I know I have milked the subject of pink shoes or socks enough already, but – today is the day of the May just post roundtable and there will be some new readers coming over to read the story of my son’s pink socks. All because I didn’t write anything else remotely social or just for the whole month. And those new readers – and the old ones as well – will then think that my poor son still suffers and maybe cry a little for him.
(And for those who are new to this and too lazy or pressed for time to follow the links: my son wanted to have pink shoes which I didn’t buy because I was afraid that he would be made fun of at preschool. Then I bought him pink socks. He wore them to preschool once and after being laughed at never wanted to wear them again.)
I’ll continue to be angry at gender inequality, I promise. And right now I have the feeling that maybe little boys don’t have as much choices as little girls. And then they will grow up and become men. And maybe they will be grown men in a society where they still earn more money than women, and do less housework. They might live in a world where a mother has to come home from an important meeting immediately because her child puked so she can mop it up, even when the child is with his father at the time. If said child’s father on the other hand were to be – let’s say – going out with his friends for a couple of beers, and the child got sick, there might be a fat chance that he heard about the incident only the morning after. “Oh, by the way the child will be staying home today, it got sick in the evening.”
(Disclaimer: This is not to be confused with the situation at creative family where master guitarist and creative mother share childcare duties and mopping up. Each of them is considered to be a fully grown parent without need of further assistance.)
So maybe I should shut up about the pink socks. And I will. I only want to write this post to assure you all that my son isn’t sad any more about the pink socks or shoes. He has forgotten the pink shoes entirely. For a four year old he has a remarkable memory so this shows it hasn’t been that important to him. It was important to me. Because I chose to use my powers of persuasion to change his opinion. And though I use my powers of persuasion all the time with my son this time felt a little immoral. Only I didn’t want to have to buy another pair of shoes.
So. His social standing in the preschooler community obviously didn’t suffer much. One boy who had laughed at him because of the pink socks invited him to his birthday party just last week. The little girl who had said to her mother, “The boy is wearing girly socks.” did so not in malice or ridicule but in curiosity. She found it odd and remarkable but not alarmingly so.
I won’t talk to the teachers about this issue because I doubt that there is anything they can do about it. The children already know that they shouldn’t make fun of others. They still do occasionally. They are just trying to figure out how to be social animals. Friendships are forged and broken. At least in this school the atmosphere is very friendly. When we go through the door in the morning there are children shouting, “Hello Leo.” right and left. The children are nice to one another. Unlike my memories of preschool, girls and boys play together often. A boy can play with the dolls or in the doll kitchen without being stigmatized. When I was four years old there was a boy in my preschool who liked to play in the doll’s corner. He never recovered from that. And I went to school with him until fourth grade. I don’t think that something like this could happen in the school my son attends.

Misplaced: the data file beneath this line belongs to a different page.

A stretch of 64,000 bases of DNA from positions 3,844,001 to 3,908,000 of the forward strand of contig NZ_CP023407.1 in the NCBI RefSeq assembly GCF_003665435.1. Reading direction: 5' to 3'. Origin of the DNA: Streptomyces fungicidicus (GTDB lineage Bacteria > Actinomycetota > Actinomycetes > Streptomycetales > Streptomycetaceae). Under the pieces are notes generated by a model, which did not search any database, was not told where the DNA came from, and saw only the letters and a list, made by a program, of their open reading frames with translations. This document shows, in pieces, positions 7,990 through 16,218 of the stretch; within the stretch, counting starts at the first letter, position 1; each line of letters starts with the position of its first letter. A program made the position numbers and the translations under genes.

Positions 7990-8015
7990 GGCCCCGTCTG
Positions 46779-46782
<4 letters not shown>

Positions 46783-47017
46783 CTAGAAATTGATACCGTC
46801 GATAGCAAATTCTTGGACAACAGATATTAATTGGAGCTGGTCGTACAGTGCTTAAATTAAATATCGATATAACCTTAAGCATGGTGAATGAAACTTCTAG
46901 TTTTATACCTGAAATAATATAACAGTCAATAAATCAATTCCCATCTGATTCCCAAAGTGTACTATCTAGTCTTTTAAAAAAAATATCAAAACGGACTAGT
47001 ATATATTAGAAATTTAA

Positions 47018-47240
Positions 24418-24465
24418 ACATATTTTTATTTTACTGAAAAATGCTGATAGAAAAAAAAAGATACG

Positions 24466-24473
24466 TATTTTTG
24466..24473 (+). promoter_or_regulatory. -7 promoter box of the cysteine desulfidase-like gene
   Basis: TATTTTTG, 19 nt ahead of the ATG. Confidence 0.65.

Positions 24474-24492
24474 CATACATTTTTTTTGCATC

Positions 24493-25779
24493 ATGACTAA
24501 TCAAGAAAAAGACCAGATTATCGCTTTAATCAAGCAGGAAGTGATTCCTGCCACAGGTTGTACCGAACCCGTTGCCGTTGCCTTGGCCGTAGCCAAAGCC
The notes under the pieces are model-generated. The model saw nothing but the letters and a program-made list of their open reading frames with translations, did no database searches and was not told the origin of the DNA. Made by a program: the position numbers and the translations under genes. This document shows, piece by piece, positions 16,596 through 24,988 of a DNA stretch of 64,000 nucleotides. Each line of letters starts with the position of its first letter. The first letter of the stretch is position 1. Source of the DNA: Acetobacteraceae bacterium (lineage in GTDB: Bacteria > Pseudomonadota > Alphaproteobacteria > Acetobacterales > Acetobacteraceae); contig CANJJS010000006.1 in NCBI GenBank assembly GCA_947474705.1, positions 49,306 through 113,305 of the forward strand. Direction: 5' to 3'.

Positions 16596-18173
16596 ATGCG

Also his teacher told me that she admires my son for being quite independent. She said, “He plays nicely with others though he is quiet and a little shy. He has no problems. And when he has enough or doesn’t want to play what the others are playing he goes away and plays alone.” That made me quite proud. My son is independent and self-reliant. He won’t let himself get coaxed by peer pressure. At least for now.
Those of you with preschoolers and kindergarteners probably know that this is one of the most rigid and conservative phases in life. These children are setting out to learn the rules, and so they like people to stick to them. They try to understand what being male or female means. They try to understand what being a child and an adult means. They try to see the big picture, how people work, how one does things.
So my son goes back and forth between his likings. He declared, “I no longer like pink, I like black and brown now.” a couple of weeks ago. When I told him that one can like all three at once, he said no. You can’t. Just yesterday he declared, “I don’t like black and brown any longer. I like pink better again.”
My son’s biggest ambition right now has nothing to do with clothes but with his deep desire to be master of his own fate. He wants to be grown-up and be able to do everything he can imagine. He just starts to see how rich the world is and what range of things and activities are available to human beings. He wants to grow his own food, make his own clothes, build a space shuttle and travel to the moon, become a knight, have children, and cook.
His most persistent fantasy is that of building his own submarine, build an ocean in the backyard and then live there on his own. So that nobody can tell him what to do. He will be staying up all night, wear his pajamas the whole day and have robots who manufacture everything he desires. (No, he never saw a James Bond movie.) He plans to move out at his fifth birthday, but we can come and visit him. He even told me that I could stay with him in the submarine to travel to Brazil. Or maybe Italy. Or both.